Efficient Conversion of Solar Fulx into Rural Energy Sources
Award last edited on: 4/18/2007

Sponsored Program
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Principal Investigator
Travis W Mecham

Company Information

Luxsine Energy Company

PO Box 763
Sapulpa, OK 74066
   (918) 224-8956
Location: Single
Congr. District: 03
County: Creek

Phase I

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An important problem facing rural America is the lack of job opportunities. This is particularly true in much of the arid southwestern U.S. These rural communities have little that they can export into commodity priced markets. Hence, this region has among the highest incidence (% of county population) of poverty in the U.S. Yet, the southwestern U.S. has abundant solar energy which could provide the comparative advantage for rural economic development - creating new business and job opportunities. Historically, the collection and conversion of sunlight into usable forms of energy has been too expensive and too inefficient to take advantage of this abundant, renewable resource. Mathematical modeling of a new proprietary process indicates very high conversion efficiencies from sunlight into usable forms of mechanical heat energy. The purpose of this research is to construct a test apparatus to rigorously quantify the overall solar flux-to-heat energy efficiency and validate the mathematical models for a new solar-thermal technology. This new technology can be constructed of simple, inexpensive materials to efficiently generate raw heat. This heat can be used in numerous industrial, commercial, manufacturing or other agricultural processes or to generate electricity. These advances promise to make solar energy a competitive alternative to fossil fuels and create a supply of affordable energy, one of the pillars in economic development: to power renewal in rural southwestern communities. OBJECTIVES: In summary, the objectives of this research are to design and construct a test apparatus and perform certain experiments to verify anticipated high sunlight-to-heat energy conversion efficiencies of a new solar-thermal technology: the Solar Coil. Additional experiments will be conducted to validate correspondence between equations developed from basic physical principles and actual field measurements. These objectives and acceptance criteria are specified in more detail as follows. 1.) Design and construct a small test apparatus with the components and test equipment necessary to manually track the sun and to collect, concentrate, and inject approximately 9.2kW of solar flux into the center of a Solar Coil situated inside an insulated pipeline. This objective is deemed successfully completed when the test apparatus is constructed and operable to perform the tests in Objective #2 and Objective #3. 2.) Operate the test apparatus and make necessary measurements and perform calculations to show high efficiency in the conversion of solar flux to heat energy. This objective is deemed successfully completed by demonstrating an anticipated high solar-to-heat conversion rate of 50% (or greater). 3.) Operate test apparatus and make necessary measurements and perform calculations to verify that the derived mathematical equations describing energy transformation and thermal transfer processes predict results in correlation with observations, including the ability to incrementally add solar energy to the same coil. This objective is deemed successfully completed by demonstrating that the form of the equations provides a reasonable description of the energy transfer processes. It is not required or expected that these calculation provide an exact numerical prediction of the thermal characteristics of the process. Correspondence of predicted and observed within 20% would be considered excellent correspondence at this stage of research. APPROACH: The Solar Coil is essentially a solar-powered heating element at the center of an insulated pipeline. Solar flux is concentrated using a system of parabolic mirrors and introduced, via light pipes, into the center of the Solar Coil where it propagates in an axial direction (similar to a fiber-optic). Due to multiple internal reflections inside the Solar Coil, the flux energy is absorbed as heat-energy by the wall of the Solar Coil. This developed heat is transferred into a passing thermal fluid on the outside of the Solar Coil. Using a thermal fluid of water, the efficiency of the conversion process will be determined by comparing the energy causing a measured rise of temperature of the water (at a measured flow rate) to the incident solar flux energy (measured with a solar pyrheliometer) captured by the area of the system of parabolic mirrors. Once efficiency calculations are completed, the apparatus will be modified and re-configured in a manner to take measurements to validate that the derived equations for a linear Solar Coil are in general conformance to the actual physical measurements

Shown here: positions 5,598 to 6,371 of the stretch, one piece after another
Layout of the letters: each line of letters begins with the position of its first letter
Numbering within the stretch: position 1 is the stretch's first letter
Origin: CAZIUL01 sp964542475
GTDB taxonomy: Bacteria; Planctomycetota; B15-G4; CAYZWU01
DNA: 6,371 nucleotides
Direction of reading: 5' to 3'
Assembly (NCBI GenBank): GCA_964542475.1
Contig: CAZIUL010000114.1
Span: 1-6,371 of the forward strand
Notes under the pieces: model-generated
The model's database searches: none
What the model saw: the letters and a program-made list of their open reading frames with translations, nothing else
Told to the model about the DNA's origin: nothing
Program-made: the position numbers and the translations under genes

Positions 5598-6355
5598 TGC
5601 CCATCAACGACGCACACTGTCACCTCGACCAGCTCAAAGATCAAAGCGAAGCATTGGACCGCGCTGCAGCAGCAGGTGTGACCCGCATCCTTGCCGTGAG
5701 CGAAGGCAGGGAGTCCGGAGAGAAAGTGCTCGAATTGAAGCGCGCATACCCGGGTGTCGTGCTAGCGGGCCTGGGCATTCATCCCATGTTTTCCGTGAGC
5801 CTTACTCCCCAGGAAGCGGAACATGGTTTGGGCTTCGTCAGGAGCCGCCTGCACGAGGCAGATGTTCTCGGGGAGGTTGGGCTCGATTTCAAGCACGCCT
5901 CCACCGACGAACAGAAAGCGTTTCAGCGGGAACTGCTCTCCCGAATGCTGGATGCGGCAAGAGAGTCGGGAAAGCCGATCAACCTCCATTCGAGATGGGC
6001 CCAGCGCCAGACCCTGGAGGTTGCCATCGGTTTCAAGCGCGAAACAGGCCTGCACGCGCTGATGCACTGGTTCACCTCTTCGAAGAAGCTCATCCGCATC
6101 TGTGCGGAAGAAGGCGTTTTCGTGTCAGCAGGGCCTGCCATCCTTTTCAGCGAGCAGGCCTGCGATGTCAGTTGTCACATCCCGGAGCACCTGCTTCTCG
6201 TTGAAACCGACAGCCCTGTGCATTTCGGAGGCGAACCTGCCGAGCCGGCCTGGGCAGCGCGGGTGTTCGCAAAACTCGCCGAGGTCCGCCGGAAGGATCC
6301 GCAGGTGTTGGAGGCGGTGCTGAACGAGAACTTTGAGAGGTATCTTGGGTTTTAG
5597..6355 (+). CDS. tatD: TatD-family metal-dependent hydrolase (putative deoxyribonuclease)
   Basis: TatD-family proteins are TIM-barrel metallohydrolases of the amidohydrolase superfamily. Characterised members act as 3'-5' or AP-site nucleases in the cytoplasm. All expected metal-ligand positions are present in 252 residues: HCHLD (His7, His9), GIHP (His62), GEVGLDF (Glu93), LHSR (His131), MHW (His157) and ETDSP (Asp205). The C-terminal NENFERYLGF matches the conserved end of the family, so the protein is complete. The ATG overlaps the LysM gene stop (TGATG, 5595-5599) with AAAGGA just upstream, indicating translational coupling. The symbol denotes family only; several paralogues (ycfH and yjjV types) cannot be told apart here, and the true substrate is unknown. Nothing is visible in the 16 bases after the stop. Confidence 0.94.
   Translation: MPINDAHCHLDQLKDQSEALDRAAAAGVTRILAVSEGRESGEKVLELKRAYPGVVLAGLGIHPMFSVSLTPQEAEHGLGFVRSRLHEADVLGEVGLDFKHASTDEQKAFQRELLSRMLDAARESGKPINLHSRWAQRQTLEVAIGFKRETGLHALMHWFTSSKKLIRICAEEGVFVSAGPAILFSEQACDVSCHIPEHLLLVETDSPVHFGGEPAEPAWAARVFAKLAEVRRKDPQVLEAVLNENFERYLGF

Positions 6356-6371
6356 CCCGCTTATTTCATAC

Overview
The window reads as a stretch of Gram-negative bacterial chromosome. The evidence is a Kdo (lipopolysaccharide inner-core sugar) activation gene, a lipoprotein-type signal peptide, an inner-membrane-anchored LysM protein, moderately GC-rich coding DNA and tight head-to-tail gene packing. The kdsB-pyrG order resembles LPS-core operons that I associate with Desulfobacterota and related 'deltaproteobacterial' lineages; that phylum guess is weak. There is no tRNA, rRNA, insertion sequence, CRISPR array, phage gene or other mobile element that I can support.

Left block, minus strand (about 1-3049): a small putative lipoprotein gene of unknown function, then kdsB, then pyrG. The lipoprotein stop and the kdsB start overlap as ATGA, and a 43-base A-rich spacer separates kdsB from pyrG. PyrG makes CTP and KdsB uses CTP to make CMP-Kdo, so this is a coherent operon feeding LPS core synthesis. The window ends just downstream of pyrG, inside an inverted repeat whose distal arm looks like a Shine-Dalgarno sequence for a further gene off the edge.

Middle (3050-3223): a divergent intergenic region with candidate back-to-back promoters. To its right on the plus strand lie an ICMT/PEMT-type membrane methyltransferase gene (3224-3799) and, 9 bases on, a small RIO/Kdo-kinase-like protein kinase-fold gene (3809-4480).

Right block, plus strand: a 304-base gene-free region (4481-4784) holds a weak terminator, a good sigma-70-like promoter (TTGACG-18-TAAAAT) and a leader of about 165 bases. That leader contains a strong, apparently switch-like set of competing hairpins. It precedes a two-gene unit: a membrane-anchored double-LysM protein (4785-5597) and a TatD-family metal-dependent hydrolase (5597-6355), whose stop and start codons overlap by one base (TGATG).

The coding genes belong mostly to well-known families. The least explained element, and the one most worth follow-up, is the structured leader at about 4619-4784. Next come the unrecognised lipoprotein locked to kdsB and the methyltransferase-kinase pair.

Phase II

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